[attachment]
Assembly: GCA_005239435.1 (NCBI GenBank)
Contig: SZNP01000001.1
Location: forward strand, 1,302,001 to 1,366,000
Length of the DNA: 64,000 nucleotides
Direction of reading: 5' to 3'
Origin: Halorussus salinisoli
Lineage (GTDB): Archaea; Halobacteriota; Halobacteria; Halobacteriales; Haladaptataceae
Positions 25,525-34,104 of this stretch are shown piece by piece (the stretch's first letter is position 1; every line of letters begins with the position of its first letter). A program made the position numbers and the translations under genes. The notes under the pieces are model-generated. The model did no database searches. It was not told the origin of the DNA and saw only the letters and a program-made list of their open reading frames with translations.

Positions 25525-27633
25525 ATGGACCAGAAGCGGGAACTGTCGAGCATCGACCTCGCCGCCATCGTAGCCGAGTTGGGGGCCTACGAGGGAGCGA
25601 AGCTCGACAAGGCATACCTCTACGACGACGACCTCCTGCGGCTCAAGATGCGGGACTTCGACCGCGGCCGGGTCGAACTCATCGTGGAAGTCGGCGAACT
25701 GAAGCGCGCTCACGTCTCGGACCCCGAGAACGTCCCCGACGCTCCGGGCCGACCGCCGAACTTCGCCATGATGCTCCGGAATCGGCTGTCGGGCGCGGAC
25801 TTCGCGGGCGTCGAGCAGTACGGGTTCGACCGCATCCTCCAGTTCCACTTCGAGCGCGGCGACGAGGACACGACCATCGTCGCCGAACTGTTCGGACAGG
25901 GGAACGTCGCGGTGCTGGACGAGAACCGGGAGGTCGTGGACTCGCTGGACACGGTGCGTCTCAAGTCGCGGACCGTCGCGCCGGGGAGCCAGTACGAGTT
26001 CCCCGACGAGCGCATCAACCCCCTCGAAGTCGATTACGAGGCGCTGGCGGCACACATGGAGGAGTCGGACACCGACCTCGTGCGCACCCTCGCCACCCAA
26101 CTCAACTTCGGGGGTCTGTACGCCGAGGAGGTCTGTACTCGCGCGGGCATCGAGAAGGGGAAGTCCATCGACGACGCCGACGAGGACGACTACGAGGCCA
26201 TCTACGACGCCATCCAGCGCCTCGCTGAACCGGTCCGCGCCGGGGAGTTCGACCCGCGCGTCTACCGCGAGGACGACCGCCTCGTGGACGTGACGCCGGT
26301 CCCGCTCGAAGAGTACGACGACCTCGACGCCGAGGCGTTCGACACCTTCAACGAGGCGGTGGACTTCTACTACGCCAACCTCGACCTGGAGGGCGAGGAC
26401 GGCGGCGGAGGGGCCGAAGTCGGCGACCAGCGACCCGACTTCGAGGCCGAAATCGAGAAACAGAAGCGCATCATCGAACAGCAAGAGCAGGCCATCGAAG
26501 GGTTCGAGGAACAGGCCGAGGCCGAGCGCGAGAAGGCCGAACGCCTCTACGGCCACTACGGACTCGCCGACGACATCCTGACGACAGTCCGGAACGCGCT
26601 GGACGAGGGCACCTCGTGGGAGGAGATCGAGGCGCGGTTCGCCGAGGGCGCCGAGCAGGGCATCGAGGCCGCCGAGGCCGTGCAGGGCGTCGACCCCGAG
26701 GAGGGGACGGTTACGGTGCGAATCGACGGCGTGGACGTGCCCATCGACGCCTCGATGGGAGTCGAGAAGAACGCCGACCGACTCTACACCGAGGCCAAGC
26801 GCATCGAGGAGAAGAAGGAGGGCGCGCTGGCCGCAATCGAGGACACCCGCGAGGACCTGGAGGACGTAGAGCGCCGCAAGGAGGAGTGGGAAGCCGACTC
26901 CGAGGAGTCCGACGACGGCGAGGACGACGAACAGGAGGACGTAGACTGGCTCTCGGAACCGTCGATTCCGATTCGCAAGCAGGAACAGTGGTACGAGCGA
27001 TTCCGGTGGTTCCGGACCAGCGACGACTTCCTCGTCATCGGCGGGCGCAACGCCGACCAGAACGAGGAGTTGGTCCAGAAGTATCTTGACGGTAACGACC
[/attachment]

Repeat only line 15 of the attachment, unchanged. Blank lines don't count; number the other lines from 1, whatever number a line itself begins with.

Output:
26001 CCCCGACGAGCGCATCAACCCCCTCGAAGTCGATTACGAGGCGCTGGCGGCACACATGGAGGAGTCGGACACCGACCTCGTGCGCACCCTCGCCACCCAA